Armed with nothing more than a tripod and a powerful torch, we show you how to capture a dramatic landscape image at night.
When we’re on a landscape shoot, most of us tend to call it a day once the sun has dropped below the horizon, but there is a way to carry on shooting long into the night, and that’s to light up the landscape yourself.
The basic idea is to literally paint your subject with a torch during a long exposure so that it stands out against the darker background. Without this extra helping of light, it would either get lost against the background, or it would just be completely silhouetted.
The light also helps pick out texture and detail, especially if you stand off to one side and ‘paint’ from an angle.
For our light-painting project we headed down to the south coast of England to photograph Pulpit Rock. We took along a million-candle-power torch to light up the rock stack, and a 14-24mm f/2.8 lens to enable us to fit everything in.
We also took along plenty of spare batteries, so that we wouldn’t run out of juice mid-shoot.
As with cityscapes, the best time to paint with light is when there’s still some light in the sky – that way you can expose for the sky and then use your torch to reveal your subject, and balance the exposure.
You don’t need to visit Pulpit Rock, of course; you can paint with light on any scene. Rocks, grass, buildings, trees… there really isn’t any limit to the subjects you can illuminate. Read on to find out how it’s done…
Get set up to paint with light
A landmark acts as a focal point, and helps to give your shot direction. Make sure your focal point is the brightest thing in the scene.
Steady does it
With exposure times of 30 seconds or more, a sturdy tripod is vital for capturing every texture and detail with pin-sharp clarity.
On the level
You may need to use a spirit level to ensure a level horizon. To avoid noise, keep your ISO low and extend your shutter speed.
Think of your torch – and its beam of light – as a giant brush that you can use to paint detail into the scene (see Step 05).
How to paint a landscape with light
01 Full beam ahead
The most important tool you’ll need for light painting (after your camera) is the torch itself. You’ll need one with a strong beam, able to reach the distant landscape. We used a 1,000,000-candle-power torch, and took extra batteries with us in case the ones in the torch ran out.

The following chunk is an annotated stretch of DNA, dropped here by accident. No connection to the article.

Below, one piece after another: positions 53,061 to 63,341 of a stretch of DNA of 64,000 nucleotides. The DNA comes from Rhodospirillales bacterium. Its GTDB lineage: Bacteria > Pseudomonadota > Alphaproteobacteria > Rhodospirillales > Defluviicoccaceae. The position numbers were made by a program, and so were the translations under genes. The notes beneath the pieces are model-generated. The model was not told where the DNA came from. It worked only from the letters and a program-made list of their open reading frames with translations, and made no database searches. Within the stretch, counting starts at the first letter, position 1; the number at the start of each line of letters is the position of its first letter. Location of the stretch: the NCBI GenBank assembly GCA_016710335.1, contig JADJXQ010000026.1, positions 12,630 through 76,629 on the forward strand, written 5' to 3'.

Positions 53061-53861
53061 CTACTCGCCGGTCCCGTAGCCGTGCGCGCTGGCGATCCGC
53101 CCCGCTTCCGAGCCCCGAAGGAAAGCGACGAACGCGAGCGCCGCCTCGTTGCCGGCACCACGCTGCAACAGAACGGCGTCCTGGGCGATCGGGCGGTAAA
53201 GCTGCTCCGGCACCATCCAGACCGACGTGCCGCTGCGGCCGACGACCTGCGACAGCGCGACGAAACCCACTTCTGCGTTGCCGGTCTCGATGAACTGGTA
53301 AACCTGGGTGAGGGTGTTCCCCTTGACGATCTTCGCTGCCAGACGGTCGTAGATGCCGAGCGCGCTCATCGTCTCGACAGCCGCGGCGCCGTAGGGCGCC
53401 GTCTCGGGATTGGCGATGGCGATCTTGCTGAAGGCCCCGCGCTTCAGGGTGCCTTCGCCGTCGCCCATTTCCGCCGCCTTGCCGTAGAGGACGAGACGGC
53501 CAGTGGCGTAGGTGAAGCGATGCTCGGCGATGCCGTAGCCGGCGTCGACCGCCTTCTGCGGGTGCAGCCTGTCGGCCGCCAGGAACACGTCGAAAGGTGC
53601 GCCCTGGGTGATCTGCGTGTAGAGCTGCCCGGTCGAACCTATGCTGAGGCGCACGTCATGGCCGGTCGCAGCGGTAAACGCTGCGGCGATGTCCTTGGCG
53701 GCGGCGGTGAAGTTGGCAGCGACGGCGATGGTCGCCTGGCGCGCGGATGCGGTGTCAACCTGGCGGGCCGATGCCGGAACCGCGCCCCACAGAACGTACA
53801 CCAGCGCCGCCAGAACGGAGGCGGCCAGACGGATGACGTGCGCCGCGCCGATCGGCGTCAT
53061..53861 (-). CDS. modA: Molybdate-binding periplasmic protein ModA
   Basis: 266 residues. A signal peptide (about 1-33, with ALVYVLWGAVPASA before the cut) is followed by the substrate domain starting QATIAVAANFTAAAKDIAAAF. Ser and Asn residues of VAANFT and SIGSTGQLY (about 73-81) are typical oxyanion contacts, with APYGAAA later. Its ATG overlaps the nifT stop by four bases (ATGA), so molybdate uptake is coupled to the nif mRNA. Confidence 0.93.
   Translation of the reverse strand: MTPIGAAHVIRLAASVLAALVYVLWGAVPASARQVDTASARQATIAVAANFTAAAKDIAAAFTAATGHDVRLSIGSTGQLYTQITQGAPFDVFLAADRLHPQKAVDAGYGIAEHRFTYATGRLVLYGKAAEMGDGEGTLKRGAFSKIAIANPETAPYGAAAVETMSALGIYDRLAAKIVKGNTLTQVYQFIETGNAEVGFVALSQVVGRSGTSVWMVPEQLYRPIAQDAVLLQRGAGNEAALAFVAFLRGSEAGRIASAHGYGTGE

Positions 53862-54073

02 Make it quick
To speed things up, turn off long exposure noise reduction (found in the Shooting menu on most camera bodies). Long exposure noise reduction takes a second black frame with the shutter closed to record the noise generated by the image sensor, doubling the time each shot takes.
03 Lock the focus
Place your camera on your tripod. Autofocus is difficult in low light, and since the AF lamp built into your camera won’t be bright enough to reach the distant landscape, use your torch to light up your subject, autofocus a third of the way into the frame, and then switch to manual to lock it.
04 Slow things down
We set a narrow aperture of f/8 to ensure a decent depth of field, a low ISO (ISO100) to minimise noise and a very slow shutter speed (20 secs) to expose the photo correctly. Use the self-timer to trigger the shutter, to avoid camera shake, and begin painting your subject with the torch.
05 Paint with care
You may need a friend to make sure you paint evenly – it’s easy to leave the torch in one place and get hot spots. Standing back from your subject (up to 40 feet) and using long sweeping movements will help prevent this. Angling the torch to the side helps define the shape of the rocks.
06 Adjust and experiment
Check your shot. If light from your torch is flaring into the lens, put a lens hood on. Adjust your shutter speed if the exposure needs altering. We painted our scene from the left for the duration of our 20-second exposure, but you may not need to paint for that long.
If your autofocus is struggling, switch to manual focus, engage Live View and zoom in on the part of the image you want to be in focus. Adjust your focus ring until the scene is sharp, then zoom back out again